10 million puffins live in Iceland during summertime, on its coasts and islands.

What can you do on a five-day holiday in Iceland? Can you drive all the way around the island? Should you book bus tours or rent a car? Read ahead for our top tips on how to spend five fun-packed days in Iceland. 

If you're visiting Iceland for five days, you have a wealth of things to do and see, regardless of the time of year. While you will not have quite enough time to encircle the entire country without rushing past the sites, you can still see a wealth of places across the South, West, North, and even the Highlands.

Of course, what you can do is limited by the season during which you arrive. With the ever-present daylight hours of the midnight sun in summer, you have longer sightseeing opportunities—and though more activities are available to you than in winter, you will not be able to see the Northern Lights or visit the ice caves.

In winter, meanwhile, there are fewer tours available, but these amazing natural phenomena can be marvelled over. 

Hallgrímskirkja is a cultural landmark in the city.

Regardless of the season, Reykjavík remains a bustling, cultural capital that none should overlook. One of the reasons that it is not recommended to attempt to complete the ring-road in this window of time is the fact that you would then miss out on experiencing this historical, fascinating city.

At least half a day should be spent sightseeing here, to check out the cultural sites, the unique architecture and the street art. If you are planning on spending one or more full days exploring Reykjavík, however, you would do well to purchase a City Card which gives you access to a wealth of museums, galleries and swimming pools. It also provides free public transport and discounts across the city.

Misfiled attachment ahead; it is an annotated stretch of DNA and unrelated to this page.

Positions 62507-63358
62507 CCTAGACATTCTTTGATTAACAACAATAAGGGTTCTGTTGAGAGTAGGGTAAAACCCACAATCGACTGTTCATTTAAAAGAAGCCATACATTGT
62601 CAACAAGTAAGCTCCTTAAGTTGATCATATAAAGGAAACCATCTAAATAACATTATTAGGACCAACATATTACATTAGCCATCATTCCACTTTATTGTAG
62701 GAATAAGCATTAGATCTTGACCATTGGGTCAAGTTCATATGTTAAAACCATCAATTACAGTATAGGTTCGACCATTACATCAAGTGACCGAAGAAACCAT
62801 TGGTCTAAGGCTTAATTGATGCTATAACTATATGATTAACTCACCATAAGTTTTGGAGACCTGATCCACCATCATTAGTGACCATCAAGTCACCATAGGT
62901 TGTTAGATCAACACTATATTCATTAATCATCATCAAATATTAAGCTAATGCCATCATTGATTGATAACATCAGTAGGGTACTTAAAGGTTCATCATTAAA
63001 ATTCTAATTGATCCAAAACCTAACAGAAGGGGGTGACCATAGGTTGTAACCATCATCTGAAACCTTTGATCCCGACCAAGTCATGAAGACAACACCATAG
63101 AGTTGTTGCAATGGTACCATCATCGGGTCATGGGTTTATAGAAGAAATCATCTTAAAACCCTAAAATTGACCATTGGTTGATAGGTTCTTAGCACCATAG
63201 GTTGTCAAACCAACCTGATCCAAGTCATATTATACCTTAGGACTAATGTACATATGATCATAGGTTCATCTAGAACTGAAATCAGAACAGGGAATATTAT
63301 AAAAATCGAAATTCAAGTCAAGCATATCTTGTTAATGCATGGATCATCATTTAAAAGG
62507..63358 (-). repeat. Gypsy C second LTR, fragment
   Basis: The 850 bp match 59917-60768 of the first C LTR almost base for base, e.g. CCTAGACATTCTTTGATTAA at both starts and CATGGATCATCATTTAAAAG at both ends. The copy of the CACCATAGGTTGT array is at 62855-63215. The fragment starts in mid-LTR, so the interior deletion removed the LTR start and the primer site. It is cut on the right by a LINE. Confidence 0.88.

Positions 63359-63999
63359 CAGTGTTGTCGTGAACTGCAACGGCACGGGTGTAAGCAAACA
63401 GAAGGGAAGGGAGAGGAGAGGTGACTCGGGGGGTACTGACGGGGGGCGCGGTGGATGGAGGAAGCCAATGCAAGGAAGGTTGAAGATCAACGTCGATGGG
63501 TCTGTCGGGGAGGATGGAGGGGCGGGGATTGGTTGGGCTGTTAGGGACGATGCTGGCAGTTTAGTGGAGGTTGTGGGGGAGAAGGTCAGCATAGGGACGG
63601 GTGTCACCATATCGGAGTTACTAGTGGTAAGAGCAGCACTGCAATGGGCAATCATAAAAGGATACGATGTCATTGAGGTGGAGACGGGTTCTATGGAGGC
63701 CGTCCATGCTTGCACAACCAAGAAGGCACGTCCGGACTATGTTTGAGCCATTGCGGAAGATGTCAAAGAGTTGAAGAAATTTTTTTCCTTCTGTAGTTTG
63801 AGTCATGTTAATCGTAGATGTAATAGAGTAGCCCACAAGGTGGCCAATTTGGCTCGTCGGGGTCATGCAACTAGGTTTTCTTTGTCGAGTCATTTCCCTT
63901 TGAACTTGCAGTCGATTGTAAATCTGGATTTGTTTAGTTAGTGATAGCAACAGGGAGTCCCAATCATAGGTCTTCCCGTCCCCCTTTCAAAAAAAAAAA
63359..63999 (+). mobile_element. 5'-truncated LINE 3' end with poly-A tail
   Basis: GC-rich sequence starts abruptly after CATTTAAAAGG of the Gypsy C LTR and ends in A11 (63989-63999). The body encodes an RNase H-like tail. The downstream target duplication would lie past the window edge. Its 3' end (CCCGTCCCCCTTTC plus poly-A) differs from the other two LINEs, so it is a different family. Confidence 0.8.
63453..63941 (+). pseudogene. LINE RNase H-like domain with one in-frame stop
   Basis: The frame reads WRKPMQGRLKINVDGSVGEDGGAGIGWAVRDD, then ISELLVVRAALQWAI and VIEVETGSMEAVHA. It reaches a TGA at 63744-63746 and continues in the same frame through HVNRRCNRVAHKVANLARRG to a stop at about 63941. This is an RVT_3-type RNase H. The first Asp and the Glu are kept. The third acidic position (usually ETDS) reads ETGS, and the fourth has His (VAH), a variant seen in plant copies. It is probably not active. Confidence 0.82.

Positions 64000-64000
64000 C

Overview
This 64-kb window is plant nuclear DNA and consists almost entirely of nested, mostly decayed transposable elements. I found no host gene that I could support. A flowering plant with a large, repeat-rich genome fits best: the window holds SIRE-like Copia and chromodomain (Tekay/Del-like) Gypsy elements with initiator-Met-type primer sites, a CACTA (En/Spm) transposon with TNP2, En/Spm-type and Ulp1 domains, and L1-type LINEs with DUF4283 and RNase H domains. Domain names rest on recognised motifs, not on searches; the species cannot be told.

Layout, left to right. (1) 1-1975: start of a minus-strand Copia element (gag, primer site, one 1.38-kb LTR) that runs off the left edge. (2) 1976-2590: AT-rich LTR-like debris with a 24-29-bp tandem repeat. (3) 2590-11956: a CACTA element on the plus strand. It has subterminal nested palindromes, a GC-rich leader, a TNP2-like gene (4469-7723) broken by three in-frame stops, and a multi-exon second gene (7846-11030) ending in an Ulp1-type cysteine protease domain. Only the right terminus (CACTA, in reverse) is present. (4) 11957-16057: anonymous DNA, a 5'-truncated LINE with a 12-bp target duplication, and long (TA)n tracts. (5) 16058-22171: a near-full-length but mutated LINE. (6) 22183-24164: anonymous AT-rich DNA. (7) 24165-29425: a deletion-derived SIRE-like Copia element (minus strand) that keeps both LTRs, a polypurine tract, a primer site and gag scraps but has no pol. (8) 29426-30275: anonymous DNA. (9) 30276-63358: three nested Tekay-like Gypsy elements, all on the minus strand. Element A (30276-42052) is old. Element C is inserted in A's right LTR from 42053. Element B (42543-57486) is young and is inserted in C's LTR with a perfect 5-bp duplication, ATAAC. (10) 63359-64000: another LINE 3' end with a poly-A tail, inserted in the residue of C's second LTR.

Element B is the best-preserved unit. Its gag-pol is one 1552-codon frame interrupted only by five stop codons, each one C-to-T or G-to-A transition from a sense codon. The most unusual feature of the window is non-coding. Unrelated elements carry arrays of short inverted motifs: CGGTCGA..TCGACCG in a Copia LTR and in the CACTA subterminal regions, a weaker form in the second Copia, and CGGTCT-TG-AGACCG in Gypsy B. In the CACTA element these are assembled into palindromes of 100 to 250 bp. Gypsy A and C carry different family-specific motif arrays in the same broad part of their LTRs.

Of course, there are also many city sightseeing tours, such as Hop-On, Hop-Off Buses, and those that focus on the cuisine and drinking culture. If you would like to sightsee independently, you should check out these tips.

Visitors to Iceland may see puffins in the summer, especially on boat tours.

If you elect to spend just a half-day wandering around Reykjavík, you can fill the rest of your time with a short tour out of the city. Whale watching tours leave throughout the year from the Old Harbour, and in summer, you can add a puffin-watching segment. Other short adventures you could book include horseback-riding, snowmobiling and lava caving.

Throughout the year, you can also take tours to popular regions in the South and West in just a day, including to the Golden Circle, South CoastReykjanes Peninsula and Snæfellsnes Peninsula. This four-day self-drive package will introduce you to the former three, and you can use your final day to explore Reykjavík. 

Beautiful sea cliffs at the Snæfellsnes peninsula in Iceland.

If you don't mind missing out on the South Coast, you could embark on this five day self-drive instead, which will fully immerse you in the sites of West Iceland. 

Many visitors, however, would rather not rent a car. This is especially the case when it comes to winter, as only experienced, confident drivers should risk the roads, and only then in a four-wheel drive